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Get spider mites before they get youGet spider mites before they get you

August 18, 2010

2 Min Read

Nothing adds insult to injury like spider mites when you ‘re waiting for a drought to end. Mites are naturally controlled by fungi and flourish when conditions aren’t favorable for fungal growth.

For the past several weeks southeastern Virginia has been locked in one of the worst heat/drought situations on record. In Suffolk, triple digit heat and heat indexes in the 110 range broke a number of long-standing records.

The corn crop, in particular, has been decimated in some areas of Virginia and northeast North Carolina. Losing a crop to drought is something that cannot be prevented without irrigation. Losing a drought-weakened crop to spider mites is something that can be prevented.

The two spotted spider mite wreaks havoc in peanuts and occasionally reaches damaging levels in cotton. This presents a problem for growers and consultants alike.

Spider mites defy attempts to define thresholds, particularly in cotton. Many cotton fields harbor mites all summer long with no apparent yield loss. Other fields have population explosions soon after an insecticide spray kills too many beneficial insects. Even then growers are often slow to treat because it’s hard to define just how bad the infestation is.

Ames Herbert, Virginia Tech entomologist and Virginia IPM coordinator, advises that when spider mites shed leaves, or stunt plants, it’s time to take them out.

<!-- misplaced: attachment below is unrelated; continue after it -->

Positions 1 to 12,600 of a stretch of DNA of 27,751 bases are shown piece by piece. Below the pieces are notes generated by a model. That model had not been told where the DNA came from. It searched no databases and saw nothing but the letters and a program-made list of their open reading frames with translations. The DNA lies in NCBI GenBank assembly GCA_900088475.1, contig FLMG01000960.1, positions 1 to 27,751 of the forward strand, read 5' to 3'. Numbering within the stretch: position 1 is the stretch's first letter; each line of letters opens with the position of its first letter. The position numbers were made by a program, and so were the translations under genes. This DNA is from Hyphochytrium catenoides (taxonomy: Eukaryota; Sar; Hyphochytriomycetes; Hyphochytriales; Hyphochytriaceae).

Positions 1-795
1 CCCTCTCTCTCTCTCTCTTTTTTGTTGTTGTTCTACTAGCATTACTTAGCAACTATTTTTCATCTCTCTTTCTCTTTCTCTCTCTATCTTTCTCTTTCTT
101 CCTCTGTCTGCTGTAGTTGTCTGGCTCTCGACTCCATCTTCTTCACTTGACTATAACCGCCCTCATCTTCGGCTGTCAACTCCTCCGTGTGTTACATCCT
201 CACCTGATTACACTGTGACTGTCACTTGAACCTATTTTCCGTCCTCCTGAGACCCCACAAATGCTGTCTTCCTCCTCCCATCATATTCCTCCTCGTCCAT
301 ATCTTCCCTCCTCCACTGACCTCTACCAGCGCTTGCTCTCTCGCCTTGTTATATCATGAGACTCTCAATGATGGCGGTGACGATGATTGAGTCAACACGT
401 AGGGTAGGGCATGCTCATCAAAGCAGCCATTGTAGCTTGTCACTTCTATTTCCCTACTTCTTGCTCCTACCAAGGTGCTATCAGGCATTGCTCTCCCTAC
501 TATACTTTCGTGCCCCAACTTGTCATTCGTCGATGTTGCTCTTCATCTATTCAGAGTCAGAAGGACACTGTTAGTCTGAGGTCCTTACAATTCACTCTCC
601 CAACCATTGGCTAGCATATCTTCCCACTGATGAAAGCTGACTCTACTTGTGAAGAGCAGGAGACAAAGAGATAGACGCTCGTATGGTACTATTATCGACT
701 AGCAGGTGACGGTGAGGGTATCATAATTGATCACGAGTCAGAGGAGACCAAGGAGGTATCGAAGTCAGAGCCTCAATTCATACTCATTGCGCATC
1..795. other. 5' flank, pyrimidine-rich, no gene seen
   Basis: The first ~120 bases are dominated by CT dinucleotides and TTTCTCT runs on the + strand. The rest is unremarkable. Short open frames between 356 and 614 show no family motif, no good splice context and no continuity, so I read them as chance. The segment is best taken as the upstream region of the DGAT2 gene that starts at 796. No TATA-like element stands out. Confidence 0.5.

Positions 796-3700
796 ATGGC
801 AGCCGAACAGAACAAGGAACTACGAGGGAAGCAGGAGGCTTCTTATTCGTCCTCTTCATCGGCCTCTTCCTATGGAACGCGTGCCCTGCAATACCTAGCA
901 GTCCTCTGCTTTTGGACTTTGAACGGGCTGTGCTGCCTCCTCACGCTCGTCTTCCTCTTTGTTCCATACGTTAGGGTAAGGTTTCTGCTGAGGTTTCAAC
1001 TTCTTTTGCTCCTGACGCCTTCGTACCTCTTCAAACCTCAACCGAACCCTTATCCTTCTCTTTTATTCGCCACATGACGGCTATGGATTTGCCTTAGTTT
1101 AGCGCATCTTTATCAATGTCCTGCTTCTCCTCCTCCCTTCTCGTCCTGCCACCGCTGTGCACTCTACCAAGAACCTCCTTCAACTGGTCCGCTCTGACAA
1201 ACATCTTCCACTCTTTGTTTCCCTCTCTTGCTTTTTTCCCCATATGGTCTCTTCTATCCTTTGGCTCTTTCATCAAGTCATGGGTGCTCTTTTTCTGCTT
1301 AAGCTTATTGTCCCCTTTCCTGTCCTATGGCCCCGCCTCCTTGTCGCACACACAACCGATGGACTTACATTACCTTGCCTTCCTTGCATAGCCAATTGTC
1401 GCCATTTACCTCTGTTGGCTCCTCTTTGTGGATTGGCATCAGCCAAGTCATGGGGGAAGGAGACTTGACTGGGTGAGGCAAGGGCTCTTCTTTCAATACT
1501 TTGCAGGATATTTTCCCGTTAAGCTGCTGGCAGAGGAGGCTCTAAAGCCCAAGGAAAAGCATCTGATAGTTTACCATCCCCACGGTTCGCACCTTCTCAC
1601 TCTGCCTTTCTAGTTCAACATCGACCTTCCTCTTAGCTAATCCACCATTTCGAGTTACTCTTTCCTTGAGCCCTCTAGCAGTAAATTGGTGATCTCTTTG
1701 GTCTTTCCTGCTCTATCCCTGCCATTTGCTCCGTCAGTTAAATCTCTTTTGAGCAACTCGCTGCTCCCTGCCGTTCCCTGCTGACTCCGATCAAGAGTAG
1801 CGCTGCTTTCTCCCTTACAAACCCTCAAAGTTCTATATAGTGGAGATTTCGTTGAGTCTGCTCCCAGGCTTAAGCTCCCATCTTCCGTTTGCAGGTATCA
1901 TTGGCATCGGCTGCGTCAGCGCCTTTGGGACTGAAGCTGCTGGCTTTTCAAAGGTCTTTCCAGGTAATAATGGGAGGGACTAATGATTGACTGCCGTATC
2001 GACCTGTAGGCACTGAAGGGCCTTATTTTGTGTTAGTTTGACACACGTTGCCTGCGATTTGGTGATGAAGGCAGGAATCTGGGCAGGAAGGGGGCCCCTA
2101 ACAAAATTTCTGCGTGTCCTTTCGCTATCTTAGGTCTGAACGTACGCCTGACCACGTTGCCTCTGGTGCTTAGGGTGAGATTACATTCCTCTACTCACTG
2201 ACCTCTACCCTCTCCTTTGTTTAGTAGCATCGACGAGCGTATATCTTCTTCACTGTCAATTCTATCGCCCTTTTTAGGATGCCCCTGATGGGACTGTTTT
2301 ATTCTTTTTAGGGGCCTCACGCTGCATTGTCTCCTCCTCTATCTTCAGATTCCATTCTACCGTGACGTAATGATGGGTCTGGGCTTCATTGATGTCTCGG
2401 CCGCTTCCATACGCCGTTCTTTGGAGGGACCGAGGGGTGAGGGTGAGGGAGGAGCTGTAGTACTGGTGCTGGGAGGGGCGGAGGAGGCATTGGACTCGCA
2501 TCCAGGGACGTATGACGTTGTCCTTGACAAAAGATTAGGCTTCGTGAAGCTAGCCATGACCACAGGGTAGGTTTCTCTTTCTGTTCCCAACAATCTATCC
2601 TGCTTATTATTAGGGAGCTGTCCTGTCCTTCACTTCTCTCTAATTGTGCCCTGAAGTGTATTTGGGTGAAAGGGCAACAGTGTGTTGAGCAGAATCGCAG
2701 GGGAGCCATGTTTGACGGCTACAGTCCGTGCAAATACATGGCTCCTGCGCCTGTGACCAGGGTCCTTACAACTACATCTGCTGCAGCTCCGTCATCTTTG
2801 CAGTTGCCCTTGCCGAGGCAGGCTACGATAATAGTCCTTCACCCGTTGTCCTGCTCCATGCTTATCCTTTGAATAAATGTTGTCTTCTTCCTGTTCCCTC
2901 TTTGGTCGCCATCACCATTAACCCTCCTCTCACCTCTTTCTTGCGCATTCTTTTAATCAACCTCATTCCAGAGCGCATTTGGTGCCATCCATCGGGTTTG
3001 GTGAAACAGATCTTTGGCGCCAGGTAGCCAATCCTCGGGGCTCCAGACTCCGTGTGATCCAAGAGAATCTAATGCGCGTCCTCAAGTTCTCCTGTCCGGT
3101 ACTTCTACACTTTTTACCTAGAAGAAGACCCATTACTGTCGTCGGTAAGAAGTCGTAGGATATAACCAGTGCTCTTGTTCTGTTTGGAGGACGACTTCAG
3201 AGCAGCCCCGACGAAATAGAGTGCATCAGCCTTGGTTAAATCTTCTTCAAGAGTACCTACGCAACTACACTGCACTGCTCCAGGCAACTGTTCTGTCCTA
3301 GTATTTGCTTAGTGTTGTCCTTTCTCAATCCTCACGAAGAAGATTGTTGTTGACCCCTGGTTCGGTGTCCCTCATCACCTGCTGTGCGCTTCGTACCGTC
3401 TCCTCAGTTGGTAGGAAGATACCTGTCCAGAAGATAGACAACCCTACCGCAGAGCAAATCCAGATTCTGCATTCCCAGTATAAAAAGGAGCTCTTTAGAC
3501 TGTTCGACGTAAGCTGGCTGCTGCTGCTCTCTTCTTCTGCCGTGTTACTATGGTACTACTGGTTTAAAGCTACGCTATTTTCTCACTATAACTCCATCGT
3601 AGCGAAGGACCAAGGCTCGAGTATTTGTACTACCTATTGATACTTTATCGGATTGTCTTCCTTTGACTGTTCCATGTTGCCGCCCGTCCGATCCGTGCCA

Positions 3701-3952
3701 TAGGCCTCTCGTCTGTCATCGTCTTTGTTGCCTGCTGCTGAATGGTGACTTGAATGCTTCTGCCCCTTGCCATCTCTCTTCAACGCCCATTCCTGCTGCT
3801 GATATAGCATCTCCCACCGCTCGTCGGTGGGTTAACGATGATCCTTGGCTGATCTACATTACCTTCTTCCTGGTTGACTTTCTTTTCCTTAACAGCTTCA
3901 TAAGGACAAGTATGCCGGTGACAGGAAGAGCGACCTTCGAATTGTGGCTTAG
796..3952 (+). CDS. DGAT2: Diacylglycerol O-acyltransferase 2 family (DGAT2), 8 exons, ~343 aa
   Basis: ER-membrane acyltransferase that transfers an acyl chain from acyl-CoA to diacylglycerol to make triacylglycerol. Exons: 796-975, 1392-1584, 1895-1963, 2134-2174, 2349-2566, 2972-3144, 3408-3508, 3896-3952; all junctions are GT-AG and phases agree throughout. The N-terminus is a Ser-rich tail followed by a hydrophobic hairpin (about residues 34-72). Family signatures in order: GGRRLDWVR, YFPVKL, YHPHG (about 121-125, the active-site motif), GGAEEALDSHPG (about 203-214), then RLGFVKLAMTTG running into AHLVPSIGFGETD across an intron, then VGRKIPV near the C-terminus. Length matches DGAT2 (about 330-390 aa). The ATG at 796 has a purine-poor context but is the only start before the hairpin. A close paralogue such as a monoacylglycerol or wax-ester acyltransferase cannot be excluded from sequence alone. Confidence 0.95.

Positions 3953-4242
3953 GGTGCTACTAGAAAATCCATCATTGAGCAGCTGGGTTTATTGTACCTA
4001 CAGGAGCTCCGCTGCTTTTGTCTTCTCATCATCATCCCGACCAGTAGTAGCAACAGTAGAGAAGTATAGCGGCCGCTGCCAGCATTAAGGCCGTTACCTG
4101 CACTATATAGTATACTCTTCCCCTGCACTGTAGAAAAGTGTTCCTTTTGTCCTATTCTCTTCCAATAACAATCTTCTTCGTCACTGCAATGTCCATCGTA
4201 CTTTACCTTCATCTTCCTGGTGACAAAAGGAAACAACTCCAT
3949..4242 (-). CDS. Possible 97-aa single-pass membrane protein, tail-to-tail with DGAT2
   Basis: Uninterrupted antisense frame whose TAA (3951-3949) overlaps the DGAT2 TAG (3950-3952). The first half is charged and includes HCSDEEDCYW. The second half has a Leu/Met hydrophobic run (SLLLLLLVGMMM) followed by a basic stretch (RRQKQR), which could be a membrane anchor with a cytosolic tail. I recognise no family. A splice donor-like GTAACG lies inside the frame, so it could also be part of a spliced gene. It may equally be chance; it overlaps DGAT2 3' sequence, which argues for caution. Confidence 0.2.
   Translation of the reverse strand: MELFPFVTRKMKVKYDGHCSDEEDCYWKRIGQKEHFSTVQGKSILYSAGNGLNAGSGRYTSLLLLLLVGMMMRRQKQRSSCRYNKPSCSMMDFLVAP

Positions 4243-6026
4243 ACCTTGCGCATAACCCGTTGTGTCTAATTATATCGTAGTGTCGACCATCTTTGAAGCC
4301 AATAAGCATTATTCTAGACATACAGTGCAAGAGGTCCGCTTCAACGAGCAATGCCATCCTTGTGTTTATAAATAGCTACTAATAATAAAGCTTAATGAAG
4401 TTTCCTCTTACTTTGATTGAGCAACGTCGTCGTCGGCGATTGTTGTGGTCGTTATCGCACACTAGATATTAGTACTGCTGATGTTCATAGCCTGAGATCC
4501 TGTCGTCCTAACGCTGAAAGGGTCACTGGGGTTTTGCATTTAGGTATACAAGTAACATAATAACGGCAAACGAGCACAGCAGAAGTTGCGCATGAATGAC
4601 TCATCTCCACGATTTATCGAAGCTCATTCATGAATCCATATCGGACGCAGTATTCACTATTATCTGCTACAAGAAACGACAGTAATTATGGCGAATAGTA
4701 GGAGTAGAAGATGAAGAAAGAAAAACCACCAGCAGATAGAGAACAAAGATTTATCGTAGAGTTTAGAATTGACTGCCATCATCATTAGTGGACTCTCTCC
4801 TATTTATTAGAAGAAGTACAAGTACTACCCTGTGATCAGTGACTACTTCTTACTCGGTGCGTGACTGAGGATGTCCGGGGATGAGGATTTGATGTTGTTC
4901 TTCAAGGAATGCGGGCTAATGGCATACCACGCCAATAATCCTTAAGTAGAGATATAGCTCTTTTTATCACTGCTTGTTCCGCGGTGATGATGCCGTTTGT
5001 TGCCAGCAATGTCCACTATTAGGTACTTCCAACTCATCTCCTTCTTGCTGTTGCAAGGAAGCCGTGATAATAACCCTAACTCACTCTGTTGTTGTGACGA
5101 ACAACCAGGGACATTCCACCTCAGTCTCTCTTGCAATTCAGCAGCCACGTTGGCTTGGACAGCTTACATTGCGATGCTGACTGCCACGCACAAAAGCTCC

Controlling spider mites in cotton or peanuts depends on catching infestations early. Knowing where they are most likely to strike is helpful.

Mites are often spread by mowing operations, so field edges near highways should be checked thoroughly. Weeds around utility poles are also frequent hotspots. Fields treated more than once for thrips are extremely vulnerable to mites and should be scouted at least weekly during dry weather.

Identifying and controlling mites should be done before leaves shed or change color from intense feeding in peanuts and cotton. In peanuts this is rapidly followed by bright yellow spots in the field, and in cotton leaves turn orange or red.

Since many peanut farmers are also cotton farmers it’s important to remember that mites often move from cotton to peanuts. Spider mites are easier to control in cotton. There are more chemicals labeled for spider mite control in cotton and cotton is more tolerant to mites. Sometimes it’s best to pick your battles and kill them in the cotton before they find your peanuts!

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